11. Max G

    Max G New Member

    Joined:
    Jul 23, 2020
    Thank you all for your expedient reply and I can give some additional context as well.

    1) Please don't think we are terrible pet parents, but my wife and I went hiking in some national parks on a road trip for a week (we really needed some fresh air away from suburbia since having baby. The baby came with us and was a joy during the hikes. We social distanced well, wore our masks, and got tested when returning home - Got a negative test result today *Small win*.) We had our neighbor as well as our trusted friend check-in on our pets twice a day. The doggo got walked and we had an auto-feeder (filled with dry grain free) for the cats which we normally set up on the table to ensure the dog cannot reach (which we used on previous trips). We also had our friend specifically give wet food twice during the week while we were away to Bishop (and our friend filmed him eating it).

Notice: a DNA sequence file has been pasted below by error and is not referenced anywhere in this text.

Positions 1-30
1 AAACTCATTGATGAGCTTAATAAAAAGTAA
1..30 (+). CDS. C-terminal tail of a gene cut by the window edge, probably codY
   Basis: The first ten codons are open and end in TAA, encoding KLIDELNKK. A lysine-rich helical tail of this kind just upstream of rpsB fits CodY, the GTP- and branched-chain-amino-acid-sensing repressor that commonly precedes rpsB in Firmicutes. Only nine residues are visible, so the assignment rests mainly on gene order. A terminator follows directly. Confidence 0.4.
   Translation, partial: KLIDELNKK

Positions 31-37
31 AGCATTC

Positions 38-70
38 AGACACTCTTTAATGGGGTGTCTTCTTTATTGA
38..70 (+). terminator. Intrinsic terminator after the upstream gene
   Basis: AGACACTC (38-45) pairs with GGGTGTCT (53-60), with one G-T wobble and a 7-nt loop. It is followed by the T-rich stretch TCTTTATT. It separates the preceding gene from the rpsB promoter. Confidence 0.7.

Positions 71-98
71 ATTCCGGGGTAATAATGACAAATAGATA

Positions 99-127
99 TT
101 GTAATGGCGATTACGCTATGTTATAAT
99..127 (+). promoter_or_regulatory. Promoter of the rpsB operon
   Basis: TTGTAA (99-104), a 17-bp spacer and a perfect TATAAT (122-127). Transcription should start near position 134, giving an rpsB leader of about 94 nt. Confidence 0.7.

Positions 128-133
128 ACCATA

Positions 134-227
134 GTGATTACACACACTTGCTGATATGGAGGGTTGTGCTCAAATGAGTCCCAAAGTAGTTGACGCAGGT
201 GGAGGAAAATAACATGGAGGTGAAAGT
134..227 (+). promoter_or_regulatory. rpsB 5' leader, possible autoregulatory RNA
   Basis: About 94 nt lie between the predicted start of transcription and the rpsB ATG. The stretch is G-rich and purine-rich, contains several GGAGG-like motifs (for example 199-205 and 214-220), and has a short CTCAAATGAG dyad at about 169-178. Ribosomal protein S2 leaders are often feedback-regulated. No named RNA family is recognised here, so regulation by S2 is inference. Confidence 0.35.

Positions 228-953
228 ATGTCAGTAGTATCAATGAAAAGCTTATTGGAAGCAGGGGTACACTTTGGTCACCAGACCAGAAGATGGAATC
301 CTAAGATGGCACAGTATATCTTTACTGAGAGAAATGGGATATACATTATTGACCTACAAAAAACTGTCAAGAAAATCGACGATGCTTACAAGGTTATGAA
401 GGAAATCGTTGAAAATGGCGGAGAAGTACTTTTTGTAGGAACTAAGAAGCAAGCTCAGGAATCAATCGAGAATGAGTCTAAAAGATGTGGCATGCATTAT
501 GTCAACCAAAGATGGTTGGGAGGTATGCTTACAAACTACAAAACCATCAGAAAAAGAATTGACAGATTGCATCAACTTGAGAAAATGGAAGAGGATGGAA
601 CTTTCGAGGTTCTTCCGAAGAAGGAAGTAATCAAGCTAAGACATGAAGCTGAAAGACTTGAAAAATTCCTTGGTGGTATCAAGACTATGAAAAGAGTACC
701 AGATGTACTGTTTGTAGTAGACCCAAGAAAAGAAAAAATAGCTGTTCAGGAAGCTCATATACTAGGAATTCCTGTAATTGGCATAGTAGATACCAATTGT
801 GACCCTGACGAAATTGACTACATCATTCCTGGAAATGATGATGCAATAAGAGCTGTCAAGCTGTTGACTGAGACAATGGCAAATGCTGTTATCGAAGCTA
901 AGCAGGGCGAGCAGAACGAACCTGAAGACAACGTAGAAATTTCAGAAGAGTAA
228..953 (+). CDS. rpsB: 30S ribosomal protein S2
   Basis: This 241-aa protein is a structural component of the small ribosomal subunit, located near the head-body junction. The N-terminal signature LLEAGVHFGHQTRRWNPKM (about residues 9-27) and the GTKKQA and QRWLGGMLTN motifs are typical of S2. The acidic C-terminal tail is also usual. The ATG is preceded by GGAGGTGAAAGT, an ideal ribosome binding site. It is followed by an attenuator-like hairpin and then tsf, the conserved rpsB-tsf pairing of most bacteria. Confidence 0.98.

He was also eating fine for us when we returned home and he has eaten well when staying at the vet.

    **** MY Fear and Theory - Could Ketones have been present in the Urine due to him potentially starving himself or not eating * and not necessarily due to insulin. I think maybe Bishop was scared the entire time we were gone and pretty much hid and he may have only eaten the wet food that our friend laid out for him, which could have caused this? Is this over-wishful thinking that the ketones are not necessarily diabetes and his elevated glucose levels could be stress? Obviously if he is pre-diabetic we will still be making the long-term switch for both of our cats to an all wetfood.